If two is good four is better; isn’t that the mentality of the orthodox medical profession? Two aspirins don’t work; well, take four! It’s nonsense, of course.
Especially in respect of chemotherapy, which is highly toxic. Taking one drug is bad enough, taking two is pretty horrible, but there can be virtually no logical foundation for giving a patient three or four chemo drugs simultaneously.
Of course the shaky theory is that by tackling a tumour using different chemical mechanisms, we can get a better result. But that ignores the adding together of the toxic aspect of the treatment. It defies all reason that if one toxin comes close to killing the patient, three or four toxic substances are going to be no more deleterious.
Yet this approach is exactly what’s been happening in a recent trial conducted in Holland; adding a fourth anti-cancer drug to a three-medication treatment actually makes things worse for people with advanced colorectal cancer.
The average survival time for people in the trial who got the four-drug combination was 9.4 months, compared with 10.7 months for those given the three-medication regimen. Also, adverse drug reactions were more frequent in those given the four drugs.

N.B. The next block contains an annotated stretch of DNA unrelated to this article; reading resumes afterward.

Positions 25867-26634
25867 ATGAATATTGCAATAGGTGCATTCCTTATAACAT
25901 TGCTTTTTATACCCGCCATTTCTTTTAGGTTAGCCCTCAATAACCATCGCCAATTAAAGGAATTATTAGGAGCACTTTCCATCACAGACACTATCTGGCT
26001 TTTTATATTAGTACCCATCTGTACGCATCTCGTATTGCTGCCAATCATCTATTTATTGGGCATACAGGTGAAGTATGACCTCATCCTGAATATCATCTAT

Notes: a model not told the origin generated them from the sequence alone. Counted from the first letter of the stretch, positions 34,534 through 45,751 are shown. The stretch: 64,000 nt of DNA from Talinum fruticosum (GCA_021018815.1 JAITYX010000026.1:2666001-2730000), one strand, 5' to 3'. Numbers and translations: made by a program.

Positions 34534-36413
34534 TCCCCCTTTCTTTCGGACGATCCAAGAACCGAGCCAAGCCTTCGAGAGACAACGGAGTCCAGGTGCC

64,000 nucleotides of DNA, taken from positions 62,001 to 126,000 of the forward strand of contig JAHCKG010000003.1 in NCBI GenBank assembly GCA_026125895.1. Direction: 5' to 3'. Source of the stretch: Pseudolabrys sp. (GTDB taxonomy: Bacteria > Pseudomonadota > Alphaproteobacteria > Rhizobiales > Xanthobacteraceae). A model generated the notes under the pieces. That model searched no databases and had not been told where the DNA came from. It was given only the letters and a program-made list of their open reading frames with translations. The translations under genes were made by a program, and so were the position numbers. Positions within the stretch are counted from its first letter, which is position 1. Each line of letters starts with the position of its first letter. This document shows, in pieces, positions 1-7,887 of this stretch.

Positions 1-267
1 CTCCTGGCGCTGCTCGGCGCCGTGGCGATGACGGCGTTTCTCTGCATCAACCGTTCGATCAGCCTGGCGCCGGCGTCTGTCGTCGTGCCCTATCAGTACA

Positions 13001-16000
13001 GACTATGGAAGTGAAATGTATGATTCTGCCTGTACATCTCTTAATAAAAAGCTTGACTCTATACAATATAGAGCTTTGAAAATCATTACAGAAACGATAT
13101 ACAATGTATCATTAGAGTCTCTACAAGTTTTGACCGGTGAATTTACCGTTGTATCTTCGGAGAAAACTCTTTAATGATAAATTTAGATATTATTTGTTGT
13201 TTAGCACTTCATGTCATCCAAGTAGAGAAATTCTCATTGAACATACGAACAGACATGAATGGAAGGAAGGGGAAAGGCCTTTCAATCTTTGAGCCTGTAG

The study of 755 people whose colorectal cancers had spread to other parts of the body was done because not only animal studies but two smaller human trials had found benefits from adding the antibody cetuximab (Erbitux) to a standard three-drug regimen of bevacizumab (Avastin), oxaliplatin (Eloxatin) and capecitabine (Xeloda).
Each drug works in a different way. Capecitabine and oxaliplatin kill cancer cells directly, whereas bevacizumab inhibits vascular endothelial growth factor, a natural molecule that promotes cell division. Cetuximab inhibits the activity of another molecule, epidermal growth factor.
Dr. Robert J. Mayer, a professor of medicine at Harvard Medical School and vice chairman for academic affairs at the Dana-Farber Cancer Institute, has the best comment: “Living cells are complex machines. The simple notion is that, like driving a car, you can turn the key and start running seven or eight steps under the hood, and that the same thing happens in a cell, that doesn’t fully appreciate all those steps that might be occurring.” (he wrote the accompanying editorial).
But for me, the main take-away of this article is the appalling average survival time for patients taking three and four chemotherapy agents. You’d think they would have the gumption to realize it just isn’t working. 10-month survival, on average, is definitely not a positive result in my book; it cannot possibly justify the patient’s suffering as a result of the toxic treatment.
Besides, few cancers would kill the patient that swiftly if simply left alone for that period of time. Many, I would argue, would recover.
SOURCE: Feb. 5, 2009, New England Journal of Medicine